It all started with a mailshot, more than 10 years ago. I was invited to apply for an American Express Gold card. My main reason for replacing my green Amex card with a gold card was rather cowardly; it meant I would be able to obtain an overdraft of pounds 10,000 without having to pick up the phone to my bank.
Since my income dives in and out of the sufficient, like many a scribbler, it seemed worth paying the extra fifty quid or so a year for losing the aggro. Praise the Lord, Amex thought so well of me that it would guarantee my financial good health, without taking my temperature. My self-esteem soared.
The only person who has ever been remotely impressed by my possessing a gold card, was an old friend, a wealthy but unworldly painter who I recently had lunch with. He had known me when I could (and indeed often did) put my possessions into a large decrepit Gladstone bag.
After the card had been admired by her in the restaurant at the end of the meal, in a way that edged perilously close to a badly written advertisement for its services, the plastic was borne away to do its work in the land of cybercredit, and we chatted.
Later I modestly slid the card back in my wallet and tried to assess its merits dispassionately. You get points for spending with an Amex card. I had notched up enough points for a visit to Disneyland. I could even go for six meals at Halifax's Wallis Simpson Restaurant in Yorkshire. I was not sure how to reconcile the stick-like woman with batter, steak and kidney and treacle puddings but I was willing to give it a try.
Shortly after the painterly lunch, with my bank balance poised to nose shyly into the red, I decided to check with American Express that it would be able to support the overdraft service which I had been paying for all these years. I was told frankly over the phone that Amex, plagued by bad debts had lost so much money on the scheme it had withdrawn it some years ago.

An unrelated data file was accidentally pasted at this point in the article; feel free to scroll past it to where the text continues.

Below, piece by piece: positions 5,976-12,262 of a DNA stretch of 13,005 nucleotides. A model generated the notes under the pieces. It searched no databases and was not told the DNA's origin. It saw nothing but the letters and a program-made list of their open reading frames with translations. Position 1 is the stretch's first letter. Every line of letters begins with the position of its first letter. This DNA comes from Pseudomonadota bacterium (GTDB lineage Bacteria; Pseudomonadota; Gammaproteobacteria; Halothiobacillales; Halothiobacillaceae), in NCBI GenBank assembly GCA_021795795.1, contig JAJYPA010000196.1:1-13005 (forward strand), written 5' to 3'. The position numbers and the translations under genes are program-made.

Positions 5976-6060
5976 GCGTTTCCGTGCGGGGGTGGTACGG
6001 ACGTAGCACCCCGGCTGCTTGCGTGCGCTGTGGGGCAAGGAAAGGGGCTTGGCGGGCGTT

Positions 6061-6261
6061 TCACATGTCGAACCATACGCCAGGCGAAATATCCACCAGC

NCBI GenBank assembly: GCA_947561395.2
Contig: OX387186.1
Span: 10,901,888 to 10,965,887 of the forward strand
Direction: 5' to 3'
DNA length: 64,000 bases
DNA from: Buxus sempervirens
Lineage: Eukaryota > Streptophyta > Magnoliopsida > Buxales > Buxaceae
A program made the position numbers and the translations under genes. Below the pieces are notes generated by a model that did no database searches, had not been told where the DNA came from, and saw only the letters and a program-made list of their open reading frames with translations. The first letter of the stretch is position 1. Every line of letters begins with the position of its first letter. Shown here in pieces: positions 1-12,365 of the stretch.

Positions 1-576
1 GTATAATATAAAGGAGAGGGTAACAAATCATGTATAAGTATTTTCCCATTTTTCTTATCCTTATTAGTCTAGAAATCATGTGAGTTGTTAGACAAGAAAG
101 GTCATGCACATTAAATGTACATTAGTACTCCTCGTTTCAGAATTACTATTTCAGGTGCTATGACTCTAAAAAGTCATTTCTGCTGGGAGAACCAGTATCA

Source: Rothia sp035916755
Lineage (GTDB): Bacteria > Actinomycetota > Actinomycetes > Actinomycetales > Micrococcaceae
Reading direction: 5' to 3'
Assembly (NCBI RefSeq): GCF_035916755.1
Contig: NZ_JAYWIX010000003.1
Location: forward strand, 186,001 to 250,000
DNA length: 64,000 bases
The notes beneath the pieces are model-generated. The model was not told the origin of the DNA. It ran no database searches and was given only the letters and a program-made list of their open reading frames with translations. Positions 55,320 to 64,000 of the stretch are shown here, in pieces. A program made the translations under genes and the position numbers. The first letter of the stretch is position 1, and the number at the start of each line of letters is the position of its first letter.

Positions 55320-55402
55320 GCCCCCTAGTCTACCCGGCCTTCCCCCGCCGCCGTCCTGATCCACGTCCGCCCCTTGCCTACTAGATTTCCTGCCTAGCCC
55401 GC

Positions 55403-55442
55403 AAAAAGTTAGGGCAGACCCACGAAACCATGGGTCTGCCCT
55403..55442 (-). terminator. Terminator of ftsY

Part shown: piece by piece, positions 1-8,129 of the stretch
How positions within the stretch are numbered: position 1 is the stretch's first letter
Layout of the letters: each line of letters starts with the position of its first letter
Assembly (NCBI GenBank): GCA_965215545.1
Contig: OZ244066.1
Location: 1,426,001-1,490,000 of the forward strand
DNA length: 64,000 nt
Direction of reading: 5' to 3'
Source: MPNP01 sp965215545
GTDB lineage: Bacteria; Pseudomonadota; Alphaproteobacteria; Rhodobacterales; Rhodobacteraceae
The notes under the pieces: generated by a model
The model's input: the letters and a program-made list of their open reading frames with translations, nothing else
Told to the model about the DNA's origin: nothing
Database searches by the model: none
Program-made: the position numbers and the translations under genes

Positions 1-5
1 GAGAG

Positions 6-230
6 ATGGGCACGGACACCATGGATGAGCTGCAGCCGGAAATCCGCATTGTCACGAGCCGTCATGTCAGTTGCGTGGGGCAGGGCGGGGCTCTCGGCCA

For a number of years, I realised, I had been paying for an item that was something of a paper tiger when it came to overdraft protection. I cancelled my gold card and got a green one. A card is a card, is a card, as Gertrude Stein would undoubtedly have written.
I wrote to American Express asking when the overdraft guarantee had been withdrawn, and when its customers had been told. Over the years, with the exception of this incident, American Express has been generally exemplary, deleting or suspending payment on items on the bill I have queried. It never occurred to me that it wouldn't tell cardholders immediately of crucial changes.
I didn't get a satisfactory reply. Or a reply at all to my second letter or my third. I phoned, twice, without success. The bill for the new green card came. I took pleasure in chopping the card up, and sent it back, saying I needed an answer to my questions before I allowed their plastic to darken my wallet again. The Yorkshire pudding in the Wallis Simpson restaurant receded into fantasy as I waited, having made myself cardless, for a reply. And waited.
Finally after six weeks, I got a letter. It was clearly not from the cutting edge of their public relations department. "Please except [sic] my apologies as previous correspondence relating to this issue has not been replied to." I learned that the overdraft guarantee had been binned five years ago. The company had told the cardholders who banked at American Express, but no one else.
The letter was a rather feeble attempt to weasel out of responsibility, telling me that if I wanted satisfaction I should take the matter up with my bank. I wrote to the president of American Express summarising my dispute but my letter was ignored. They wanted the trouble to go away, and thought that if they kept quiet, it would.
Institutions told to rue on cue seldom do, but I would like Amex to rue the day it tried to sweep this one under the carpet. I fantasise about a class action of thousands of indigent ex-Gold Card holders, who would shake the company down for what it had done. But do I want to spend the next few years instructing lawyers to prance and spout on my behalf on such a piddling matter? Life's too short.
So, Amex, I'd like a properly spelt apology for the years I've spent handing over money for nothing, and my card back, (because it is a Useful Card) with my points restored. I could celebrate by hopping on a train and pigging out on chocolate ice cream with my family at the Wallis Simpson. One can never be too rich or too thin.
"HRH", a play about Wallis Simpson, who married Edward VIII, by Snoo Wilson, opens at the Playhouse Theatre, London, on 7 October.Reuse content